Little League Baseball
For the first 18 years of my life, I lived in a small town of around 4,000 people in South Arkansas. Growing up, I would always talk about how ready I was to leave and never come back. Now that I’m older, however, I’ve started to see the charm in small town life. One of the main things I regret not being able to pass along to my kids is my experience with sports as a child.
In my small town, if you wanted to play a sport then you were on the team. If you had even the slightest bit of athleticism and/or hand-eye coordination, then you’d likely be able to start. To do this in Little Rock, I would have to spend $15,000 a year sending the kiddos to the nice private school so they could compete with all the other uncoordinated (white) idiots.
I, due to the lack of warm bodies available, was one of two starting pitchers for my 10 year old Little League team. Needless to say, I was not the most talented player on the field. What I lacked in talent, though, I made up for with a pure, fear inspiring, lack of accuracy.
I remember walking up to the field to warm up and overhearing my coach and the umpire discussing a bet on how many people I would hit. The bet was that I would hit at least two kids during the game. The umpire thought my coach was pulling a fast one and demanded a provision that I would be pulled after the first half of the game. Needless to say, that inning cap did not help. I drilled three motherfuckers in three innings of work and landed my coach a cool $20 bill.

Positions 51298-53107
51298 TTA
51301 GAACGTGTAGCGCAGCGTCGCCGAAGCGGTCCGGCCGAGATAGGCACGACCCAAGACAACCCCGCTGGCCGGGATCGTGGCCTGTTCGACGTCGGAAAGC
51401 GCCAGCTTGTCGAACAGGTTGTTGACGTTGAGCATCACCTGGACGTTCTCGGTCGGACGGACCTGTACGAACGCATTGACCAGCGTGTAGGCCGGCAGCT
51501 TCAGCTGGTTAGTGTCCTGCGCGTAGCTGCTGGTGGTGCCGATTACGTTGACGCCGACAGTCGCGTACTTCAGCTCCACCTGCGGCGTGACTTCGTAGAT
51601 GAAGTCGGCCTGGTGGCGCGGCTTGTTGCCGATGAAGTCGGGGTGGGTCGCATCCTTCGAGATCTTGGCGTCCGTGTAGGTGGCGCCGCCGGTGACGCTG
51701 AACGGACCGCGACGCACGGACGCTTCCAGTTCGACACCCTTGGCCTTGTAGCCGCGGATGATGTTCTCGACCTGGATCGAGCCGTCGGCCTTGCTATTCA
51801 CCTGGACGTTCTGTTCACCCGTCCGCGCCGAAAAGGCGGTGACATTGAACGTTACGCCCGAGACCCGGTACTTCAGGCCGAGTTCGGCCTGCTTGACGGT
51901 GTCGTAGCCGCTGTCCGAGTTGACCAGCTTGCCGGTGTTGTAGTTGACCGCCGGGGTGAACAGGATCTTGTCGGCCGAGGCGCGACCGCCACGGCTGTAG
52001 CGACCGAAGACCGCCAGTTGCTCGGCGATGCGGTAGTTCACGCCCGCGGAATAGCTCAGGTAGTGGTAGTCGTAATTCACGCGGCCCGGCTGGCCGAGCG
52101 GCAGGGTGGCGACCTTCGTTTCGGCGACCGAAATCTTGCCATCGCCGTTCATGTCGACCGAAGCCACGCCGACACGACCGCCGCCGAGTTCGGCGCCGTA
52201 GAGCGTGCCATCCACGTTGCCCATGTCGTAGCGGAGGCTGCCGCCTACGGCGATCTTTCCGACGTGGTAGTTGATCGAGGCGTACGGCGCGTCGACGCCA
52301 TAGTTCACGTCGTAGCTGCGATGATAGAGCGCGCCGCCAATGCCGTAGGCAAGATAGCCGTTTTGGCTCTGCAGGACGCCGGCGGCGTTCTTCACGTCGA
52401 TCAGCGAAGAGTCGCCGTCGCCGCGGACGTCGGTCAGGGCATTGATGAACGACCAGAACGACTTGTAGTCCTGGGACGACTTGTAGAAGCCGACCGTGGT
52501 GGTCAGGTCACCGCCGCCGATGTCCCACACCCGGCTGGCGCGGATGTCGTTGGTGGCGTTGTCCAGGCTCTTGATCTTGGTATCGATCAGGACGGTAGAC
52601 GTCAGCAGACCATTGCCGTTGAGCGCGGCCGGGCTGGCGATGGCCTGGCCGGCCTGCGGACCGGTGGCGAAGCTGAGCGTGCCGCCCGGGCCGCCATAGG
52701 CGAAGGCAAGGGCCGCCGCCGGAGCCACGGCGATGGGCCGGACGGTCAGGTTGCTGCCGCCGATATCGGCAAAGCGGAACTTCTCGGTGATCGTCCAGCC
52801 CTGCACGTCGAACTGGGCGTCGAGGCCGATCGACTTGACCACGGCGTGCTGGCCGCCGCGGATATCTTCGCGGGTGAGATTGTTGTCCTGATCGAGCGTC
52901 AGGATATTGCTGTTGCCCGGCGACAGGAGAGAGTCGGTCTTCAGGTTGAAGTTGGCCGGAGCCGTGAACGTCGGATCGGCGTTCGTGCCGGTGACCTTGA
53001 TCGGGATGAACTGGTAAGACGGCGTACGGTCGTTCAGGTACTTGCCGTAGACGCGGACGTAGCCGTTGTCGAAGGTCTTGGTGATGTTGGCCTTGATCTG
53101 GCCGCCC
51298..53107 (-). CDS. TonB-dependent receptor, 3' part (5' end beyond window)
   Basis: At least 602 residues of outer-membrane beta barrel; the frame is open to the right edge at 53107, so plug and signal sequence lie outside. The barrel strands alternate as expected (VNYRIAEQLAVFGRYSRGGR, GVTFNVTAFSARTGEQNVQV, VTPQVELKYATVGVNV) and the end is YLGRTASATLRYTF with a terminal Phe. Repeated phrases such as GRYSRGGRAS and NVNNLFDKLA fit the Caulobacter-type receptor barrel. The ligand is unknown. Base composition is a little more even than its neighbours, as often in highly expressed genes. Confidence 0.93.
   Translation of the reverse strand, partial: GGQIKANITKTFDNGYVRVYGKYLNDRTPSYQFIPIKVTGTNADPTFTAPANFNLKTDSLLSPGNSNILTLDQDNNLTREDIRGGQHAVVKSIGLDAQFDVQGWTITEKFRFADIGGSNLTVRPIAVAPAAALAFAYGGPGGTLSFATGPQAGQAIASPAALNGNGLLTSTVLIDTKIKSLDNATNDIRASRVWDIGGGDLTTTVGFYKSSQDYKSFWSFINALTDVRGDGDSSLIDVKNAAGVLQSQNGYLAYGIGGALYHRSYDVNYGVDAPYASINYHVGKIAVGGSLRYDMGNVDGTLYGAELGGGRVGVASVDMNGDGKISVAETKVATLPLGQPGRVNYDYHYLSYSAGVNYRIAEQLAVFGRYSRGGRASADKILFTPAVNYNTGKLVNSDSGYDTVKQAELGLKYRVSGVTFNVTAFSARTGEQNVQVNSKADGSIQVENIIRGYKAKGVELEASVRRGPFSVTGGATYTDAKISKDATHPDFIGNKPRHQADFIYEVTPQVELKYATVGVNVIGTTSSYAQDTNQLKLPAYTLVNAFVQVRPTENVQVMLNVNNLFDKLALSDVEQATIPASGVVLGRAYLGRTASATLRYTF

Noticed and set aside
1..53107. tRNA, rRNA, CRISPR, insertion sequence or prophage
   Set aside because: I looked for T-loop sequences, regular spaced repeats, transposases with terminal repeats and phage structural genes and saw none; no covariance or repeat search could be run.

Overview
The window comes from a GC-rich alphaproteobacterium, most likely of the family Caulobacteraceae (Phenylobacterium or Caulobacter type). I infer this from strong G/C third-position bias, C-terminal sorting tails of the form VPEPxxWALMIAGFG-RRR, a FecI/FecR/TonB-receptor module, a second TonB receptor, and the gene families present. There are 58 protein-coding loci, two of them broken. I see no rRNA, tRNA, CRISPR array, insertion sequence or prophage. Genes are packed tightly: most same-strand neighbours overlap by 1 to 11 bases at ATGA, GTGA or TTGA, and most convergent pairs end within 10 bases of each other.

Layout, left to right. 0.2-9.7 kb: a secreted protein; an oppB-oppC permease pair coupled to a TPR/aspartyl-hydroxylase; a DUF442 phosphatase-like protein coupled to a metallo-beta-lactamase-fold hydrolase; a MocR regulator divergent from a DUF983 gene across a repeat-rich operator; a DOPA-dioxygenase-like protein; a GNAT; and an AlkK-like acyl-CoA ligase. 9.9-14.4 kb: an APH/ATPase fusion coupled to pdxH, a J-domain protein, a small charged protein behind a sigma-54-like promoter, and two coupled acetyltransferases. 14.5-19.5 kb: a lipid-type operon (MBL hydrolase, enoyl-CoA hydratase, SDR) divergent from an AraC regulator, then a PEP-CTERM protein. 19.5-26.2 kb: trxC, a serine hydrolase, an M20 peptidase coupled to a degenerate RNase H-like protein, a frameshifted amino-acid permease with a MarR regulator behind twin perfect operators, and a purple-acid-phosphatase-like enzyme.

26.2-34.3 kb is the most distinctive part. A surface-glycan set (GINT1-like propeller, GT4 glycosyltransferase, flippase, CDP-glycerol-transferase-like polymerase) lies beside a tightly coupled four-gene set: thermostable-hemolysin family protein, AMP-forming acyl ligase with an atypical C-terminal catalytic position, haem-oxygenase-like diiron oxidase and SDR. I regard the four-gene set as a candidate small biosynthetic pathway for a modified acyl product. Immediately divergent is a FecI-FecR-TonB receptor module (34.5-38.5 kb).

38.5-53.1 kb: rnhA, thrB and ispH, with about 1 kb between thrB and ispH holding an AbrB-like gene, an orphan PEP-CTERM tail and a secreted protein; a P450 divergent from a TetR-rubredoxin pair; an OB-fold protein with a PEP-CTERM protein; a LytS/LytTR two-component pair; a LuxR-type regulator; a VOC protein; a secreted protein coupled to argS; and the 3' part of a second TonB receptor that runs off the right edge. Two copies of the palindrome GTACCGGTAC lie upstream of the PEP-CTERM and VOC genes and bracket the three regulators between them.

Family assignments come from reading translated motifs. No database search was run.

For the sake of brevity, I'm going to completely gloss over the fact that I have access to my full game by game stats from the ages of 9 to 15. Nerd alert, dad.
I hit 21 people in just shy of 30 innings of work that season, so I was hitting someone almost every inning I pitched. To be fair, if I ever fell behind 3-0, I would just drill the kid because I knew I couldn’t throw enough strikes in a row to sit them down. This strategy was overwhelmingly successful, though, because I would have the other team scared and backed off the plate by the time we brought in our actual good pitcher to close out the game. Strategery. Undefeated strategery.
Now my oldest child has started T-ball and she’s already better than me at sports. Unfortunately for her, she’s growing up in a large population center and likely won’t be given the opportunity to hit less talented kids in the face with baseballs for fun. Score one for small town living. I kind of miss it.